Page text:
Figure 1
figure 1

Systematic change of chemical pressure by iso-valent elemental substitution in a vdW coupled material Ce(SexTe1−x)Te2. (a) Crystal structures of CeTe3 (left) and CeSeTe2 (right). Substituted Se atoms enter the magnetic blocking layer selectively. The typical picture of single crystals and the definition of crystallographic directions are also shown. (b) Doping dependence of characteristic X-ray diffraction (XRD) patterns near the (0 8 0) peak for Ce(SexTe1−x)Te2. (c) The out of plane lattice constant b as a function of doping x determined from energy dispersive X-ray spectrometry (EDX). This relation was obtained by performing both XRD and EDX on individual crystal flakes.

Recently, CeSeTe2 has been identified as a compound closely related to CeTe3. In CeSeTe2, Se2− selectively substitutes into Te2− sites in CeTe332,33. Consistent with the chemical and structural similarity of CeSeTe2 to CeTe3 (Fig. 1a), a CDW transition and strongly easy-plane- like magnetism in the paramagnetic regime are observed in both materials31. In CeSeTe2 however, the reported magnetism in the ordered state is consistent with a collinear structure pointing in the out-of-plane direction31, which is strongly unfavorable in the paramagnetic state. Thus, by defining the magnetic hard and easy axis/plane of the system based on its paramagnetic state, surprising hard-axis ordering is suggested to emerge in CeSeTe2 below the antiferromagnetic phase transition. Despite this unusual direction of magnetic moment in the ordered state, no detailed measurements have been performed so far to elucidate the underlying mechanism.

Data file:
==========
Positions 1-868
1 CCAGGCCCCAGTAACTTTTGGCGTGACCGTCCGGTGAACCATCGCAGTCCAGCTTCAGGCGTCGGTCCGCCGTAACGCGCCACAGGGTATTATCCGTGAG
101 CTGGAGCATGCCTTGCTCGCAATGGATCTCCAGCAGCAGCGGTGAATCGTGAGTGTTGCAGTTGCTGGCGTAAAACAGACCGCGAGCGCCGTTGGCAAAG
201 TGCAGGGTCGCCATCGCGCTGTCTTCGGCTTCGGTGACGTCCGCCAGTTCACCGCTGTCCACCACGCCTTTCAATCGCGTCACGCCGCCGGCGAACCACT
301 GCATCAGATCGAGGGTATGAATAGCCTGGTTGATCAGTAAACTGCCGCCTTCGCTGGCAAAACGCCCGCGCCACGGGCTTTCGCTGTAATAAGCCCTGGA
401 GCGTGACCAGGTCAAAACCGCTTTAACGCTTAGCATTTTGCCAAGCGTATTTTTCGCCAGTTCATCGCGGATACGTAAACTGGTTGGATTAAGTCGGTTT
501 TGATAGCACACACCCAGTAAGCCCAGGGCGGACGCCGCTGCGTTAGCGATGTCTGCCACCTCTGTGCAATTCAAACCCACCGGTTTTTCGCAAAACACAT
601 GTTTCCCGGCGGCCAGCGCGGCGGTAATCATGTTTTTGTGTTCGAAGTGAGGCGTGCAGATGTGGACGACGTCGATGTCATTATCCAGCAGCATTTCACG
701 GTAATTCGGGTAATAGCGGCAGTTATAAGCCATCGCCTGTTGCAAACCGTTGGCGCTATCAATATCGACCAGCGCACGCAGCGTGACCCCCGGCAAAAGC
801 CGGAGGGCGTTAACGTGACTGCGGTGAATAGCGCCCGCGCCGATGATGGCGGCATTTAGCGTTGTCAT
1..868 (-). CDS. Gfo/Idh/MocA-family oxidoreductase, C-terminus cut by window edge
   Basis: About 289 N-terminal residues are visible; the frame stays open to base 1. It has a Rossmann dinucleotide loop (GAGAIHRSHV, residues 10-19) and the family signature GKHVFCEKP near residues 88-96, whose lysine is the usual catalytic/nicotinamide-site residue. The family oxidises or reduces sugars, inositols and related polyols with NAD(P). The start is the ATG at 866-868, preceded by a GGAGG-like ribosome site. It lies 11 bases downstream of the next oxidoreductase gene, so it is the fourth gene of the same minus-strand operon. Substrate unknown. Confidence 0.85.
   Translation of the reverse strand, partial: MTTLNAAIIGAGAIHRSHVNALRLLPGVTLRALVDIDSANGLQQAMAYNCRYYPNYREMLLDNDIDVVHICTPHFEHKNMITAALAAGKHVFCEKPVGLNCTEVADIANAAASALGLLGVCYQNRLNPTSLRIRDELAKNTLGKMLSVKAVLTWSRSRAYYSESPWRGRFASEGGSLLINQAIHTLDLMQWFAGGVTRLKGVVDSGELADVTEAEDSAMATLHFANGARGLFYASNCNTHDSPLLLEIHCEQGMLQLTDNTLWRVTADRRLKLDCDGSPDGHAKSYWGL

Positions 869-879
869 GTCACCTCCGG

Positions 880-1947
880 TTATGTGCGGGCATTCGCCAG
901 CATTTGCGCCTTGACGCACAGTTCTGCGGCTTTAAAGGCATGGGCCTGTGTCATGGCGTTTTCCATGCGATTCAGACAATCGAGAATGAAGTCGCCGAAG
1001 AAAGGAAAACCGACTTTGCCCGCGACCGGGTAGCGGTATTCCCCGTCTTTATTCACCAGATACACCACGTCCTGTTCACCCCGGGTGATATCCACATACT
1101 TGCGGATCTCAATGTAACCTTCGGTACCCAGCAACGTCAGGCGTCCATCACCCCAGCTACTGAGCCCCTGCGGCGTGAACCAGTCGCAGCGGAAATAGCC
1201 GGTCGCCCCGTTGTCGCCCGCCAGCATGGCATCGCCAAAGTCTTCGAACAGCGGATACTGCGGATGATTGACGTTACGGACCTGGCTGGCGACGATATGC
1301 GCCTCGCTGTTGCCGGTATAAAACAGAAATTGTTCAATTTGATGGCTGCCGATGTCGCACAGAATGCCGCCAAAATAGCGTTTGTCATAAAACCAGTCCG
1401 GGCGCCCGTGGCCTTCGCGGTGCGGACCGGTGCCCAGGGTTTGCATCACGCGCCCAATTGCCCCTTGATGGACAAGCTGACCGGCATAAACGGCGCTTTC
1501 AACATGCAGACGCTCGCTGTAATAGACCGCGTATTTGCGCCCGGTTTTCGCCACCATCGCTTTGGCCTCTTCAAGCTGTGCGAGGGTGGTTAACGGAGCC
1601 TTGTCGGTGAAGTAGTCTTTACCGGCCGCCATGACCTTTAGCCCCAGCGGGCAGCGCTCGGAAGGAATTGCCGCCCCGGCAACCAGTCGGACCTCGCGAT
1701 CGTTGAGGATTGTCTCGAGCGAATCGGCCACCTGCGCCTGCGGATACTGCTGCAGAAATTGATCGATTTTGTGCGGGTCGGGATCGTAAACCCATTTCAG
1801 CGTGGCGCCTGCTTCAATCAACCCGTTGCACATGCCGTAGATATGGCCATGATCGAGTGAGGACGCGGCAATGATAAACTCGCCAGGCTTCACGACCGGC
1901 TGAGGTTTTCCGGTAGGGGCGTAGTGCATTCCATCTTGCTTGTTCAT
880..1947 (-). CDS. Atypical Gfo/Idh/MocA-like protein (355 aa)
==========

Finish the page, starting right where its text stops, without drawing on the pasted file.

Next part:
To understand the origin of this peculiar hard-axis ordering, here we studied the effect of Se doping systematically through magnetization and heat capacity measurement of Ce(SexTe1−x)Te2. We confirmed that addition of Se applies chemical pressure to Ce3+, which results in exotic reorientation of the magnetic moment through enhanced quantum fluctuation. In this report, we present that the presence of hard-axis ordering is representative of the fermionic order by disorder process, in which a seemingly unstable direction is stabilized through itinerant energy gain.


Crystal growth of Ce(SexTe1−x)Te2